MV500 Plan Condemns Otsego To Low-Salary, Seasonal Jobs

EDITORIAL

MV500 Plan Condemns Otsego

To Low-Salary, Seasonal Jobs

Editor’s Note:  This is an excerpt from this week’s editorial in Hometown Oneonta & The Freeman’s Journal, on newsstands in Oneonta, Cooperstown and beyond this afternoon.

MV500 co-chair Alicia Dicks briefs a local crowd on Otsego County's prospects during a meeting at the Hall of Fame's Bullpen Theater in mid-September. When the plan was released last week, it appeared Otsego County had been dealt out of any meaningful involvement in the Utica-Marcy nanotechnology initiative. (AllOTSEGO.com photo)
MV500 co-chair Alicia Dicks briefs a local crowd on Otsego County’s prospects during a meeting at the Hall of Fame’s Bullpen Theater in mid-September. When the plan was released last week, it appeared Otsego County had been dealt out of any meaningful involvement in the Utica-Marcy nanotechnology initiative. (AllOTSEGO.com photo)

Otsego County has been dealt out of the Utica-Marcy STEM and nanotechnology boom in the MV500 application submitted to the state Monday, Oct. 5, a huge disappointment to anyone who cares about economic development
locally.

That can’t stand.

MV500 is a six-county team – Otsego is one of the counties represented – pulled together over the summer to prepare the application for a half-billion dollars from Governor Cuomo’s Upstate Development Fund.

CLICK HERE TO REVIEW MV500 PLAN FOR YOURSELF

And the application that went in, in competition with six of the state’s other economic-development districts, is a very exciting one – for Utica’s Oneida County – but it falls very short for Otsego.

Otsego County gets nothing STEM or nano-related, only the promise of something peripheral – a possible commerce park on the Herkimer-Otsego line, north of Richfield Springs, if, when and somehow, if at all.

The county leadership – state Sen. Jim Seward, R-Milford, the Otsego Now board, county Board Chair Kathy Clark, R-Otego, and her team – needs to vigorously insist on Otsego’s inclusion in the biggest thing to happen in our neighborhood in a half-century.

More important – and undoubtedly more productive – is to develop a vision, a concept, of how Otsego County can serve Utica-Marcy’s STEM and nanotechnology needs in an essential way. We need to put ourselves in the picture, to show how we can contribute.

FULL EDITORIAL APPEARS IN TODAY’S NEWSPAPERS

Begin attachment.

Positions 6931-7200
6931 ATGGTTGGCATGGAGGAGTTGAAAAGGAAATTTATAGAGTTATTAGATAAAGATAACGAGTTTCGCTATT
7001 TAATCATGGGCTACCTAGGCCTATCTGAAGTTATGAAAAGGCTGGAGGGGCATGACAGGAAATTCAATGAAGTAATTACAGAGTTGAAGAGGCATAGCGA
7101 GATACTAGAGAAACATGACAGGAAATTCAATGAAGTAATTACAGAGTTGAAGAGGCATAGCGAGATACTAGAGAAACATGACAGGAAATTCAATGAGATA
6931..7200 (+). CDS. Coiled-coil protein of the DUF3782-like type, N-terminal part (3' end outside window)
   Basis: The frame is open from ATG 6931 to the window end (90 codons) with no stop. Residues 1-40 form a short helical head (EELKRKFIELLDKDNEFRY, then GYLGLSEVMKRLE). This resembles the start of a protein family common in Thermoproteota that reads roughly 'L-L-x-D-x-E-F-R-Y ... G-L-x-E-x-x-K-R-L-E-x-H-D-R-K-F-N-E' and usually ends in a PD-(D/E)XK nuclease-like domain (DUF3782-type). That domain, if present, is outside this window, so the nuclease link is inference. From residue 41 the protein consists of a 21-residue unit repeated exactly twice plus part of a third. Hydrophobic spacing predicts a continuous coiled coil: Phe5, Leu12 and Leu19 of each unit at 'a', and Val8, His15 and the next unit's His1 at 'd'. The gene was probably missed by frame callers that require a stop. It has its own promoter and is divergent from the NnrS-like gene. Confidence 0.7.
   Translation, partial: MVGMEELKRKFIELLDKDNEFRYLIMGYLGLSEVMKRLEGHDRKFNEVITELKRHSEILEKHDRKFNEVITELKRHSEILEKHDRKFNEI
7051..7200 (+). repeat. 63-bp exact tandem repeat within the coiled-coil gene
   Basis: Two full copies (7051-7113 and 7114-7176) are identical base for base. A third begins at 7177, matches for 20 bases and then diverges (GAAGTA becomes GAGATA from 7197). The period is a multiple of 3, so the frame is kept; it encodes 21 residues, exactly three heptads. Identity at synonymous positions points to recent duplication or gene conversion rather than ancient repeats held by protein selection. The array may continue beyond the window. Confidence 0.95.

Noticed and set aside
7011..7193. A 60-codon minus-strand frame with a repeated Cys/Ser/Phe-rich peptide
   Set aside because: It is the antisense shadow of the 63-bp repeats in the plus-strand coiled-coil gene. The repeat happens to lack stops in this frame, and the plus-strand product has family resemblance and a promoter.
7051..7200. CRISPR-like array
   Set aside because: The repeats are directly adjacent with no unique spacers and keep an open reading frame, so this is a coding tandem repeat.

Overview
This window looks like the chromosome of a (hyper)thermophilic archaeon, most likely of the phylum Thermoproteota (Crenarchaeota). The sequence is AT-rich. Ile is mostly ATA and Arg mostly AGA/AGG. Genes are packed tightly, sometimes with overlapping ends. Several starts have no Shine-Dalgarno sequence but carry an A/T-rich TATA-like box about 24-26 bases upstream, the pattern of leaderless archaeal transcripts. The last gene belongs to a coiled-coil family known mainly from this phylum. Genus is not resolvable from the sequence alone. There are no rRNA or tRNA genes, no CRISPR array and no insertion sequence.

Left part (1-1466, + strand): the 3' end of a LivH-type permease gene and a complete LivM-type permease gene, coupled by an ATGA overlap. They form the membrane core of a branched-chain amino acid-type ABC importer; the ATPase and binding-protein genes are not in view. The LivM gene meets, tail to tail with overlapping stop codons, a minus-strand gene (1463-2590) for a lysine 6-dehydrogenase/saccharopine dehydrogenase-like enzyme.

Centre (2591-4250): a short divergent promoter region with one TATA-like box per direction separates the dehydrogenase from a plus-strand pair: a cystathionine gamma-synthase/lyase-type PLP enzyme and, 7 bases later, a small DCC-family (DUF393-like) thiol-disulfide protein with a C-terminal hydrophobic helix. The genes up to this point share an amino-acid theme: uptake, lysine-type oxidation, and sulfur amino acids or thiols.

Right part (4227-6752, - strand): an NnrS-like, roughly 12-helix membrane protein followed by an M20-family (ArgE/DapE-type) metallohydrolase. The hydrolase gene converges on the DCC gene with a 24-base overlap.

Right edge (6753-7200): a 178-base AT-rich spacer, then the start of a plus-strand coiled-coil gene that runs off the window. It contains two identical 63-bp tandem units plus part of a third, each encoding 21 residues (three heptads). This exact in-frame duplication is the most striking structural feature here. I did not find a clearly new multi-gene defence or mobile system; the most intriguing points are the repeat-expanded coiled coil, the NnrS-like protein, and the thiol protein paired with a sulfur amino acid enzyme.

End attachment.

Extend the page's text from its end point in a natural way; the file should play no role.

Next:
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2 thoughts on “MV500 Plan Condemns Otsego To Low-Salary, Seasonal Jobs

  1. Owen

    Great editorial, Jim. I was devastated to read the report and see very little mention of Otsego County. What a disappoinment. I also think the report in general is very weak compared to other regions. Much of it is banking on the STEM investment, and that’s a great opportunity, but transforming our entire economy is not feasible or practical or wanted. We need to better understand how we can accent the things we love about this area and improve the standard of living, without banking on a pipe-dream investment of hundreds of millions of dollars that will “transform” our economy Fundamentally, that money, no matter how much it is, will not change the need to adjust and amend the foundations of our economy. The pie-in-the-sky stuff that this report outlines certainly will not do this, nor is it intended to. But the fact that we aren’t even mentioned in the body is utterly unacceptable. Who is leading from our area? We need to hold our leaders accountable and demand that they do more.

  2. Anthony Scalici

    I have been grant writing on behalf of Otsego County for more than 30 years. I have written grants for housing rehabilitation, repair, and development in the backwater of economic development in that these grant applications all require both demographic and economic factors. The county has been described as having, and continues to be, predominantly agricultural, education, and service industries. Not long ago, this would have included significant employment in textiles. New York State recently enacted a legislative initiative to allow agricultural production of industrial hemp. This crop requires no polluting fertilizers or controls and is suited to our natural climate. History shows that farming of hemp was an essential part of colonial life. This raw material is now being processed in neighboring Vermont and other states for clothing materials, food products, and fuel. With all the idle fields in Otsego County this enables new agricultural opportunity with yields that can open processing and other value-added industries. An honest evaluation of industrial hemp, outside any unrelated “Reefer Madness” influence, can lead to a significant increase in our agricultural production and rebirth of textile manufacturing. This avenue for economic development frees us from competing in the field of high tech while preserving the county’s agricultural base and renewing its textile heritage.

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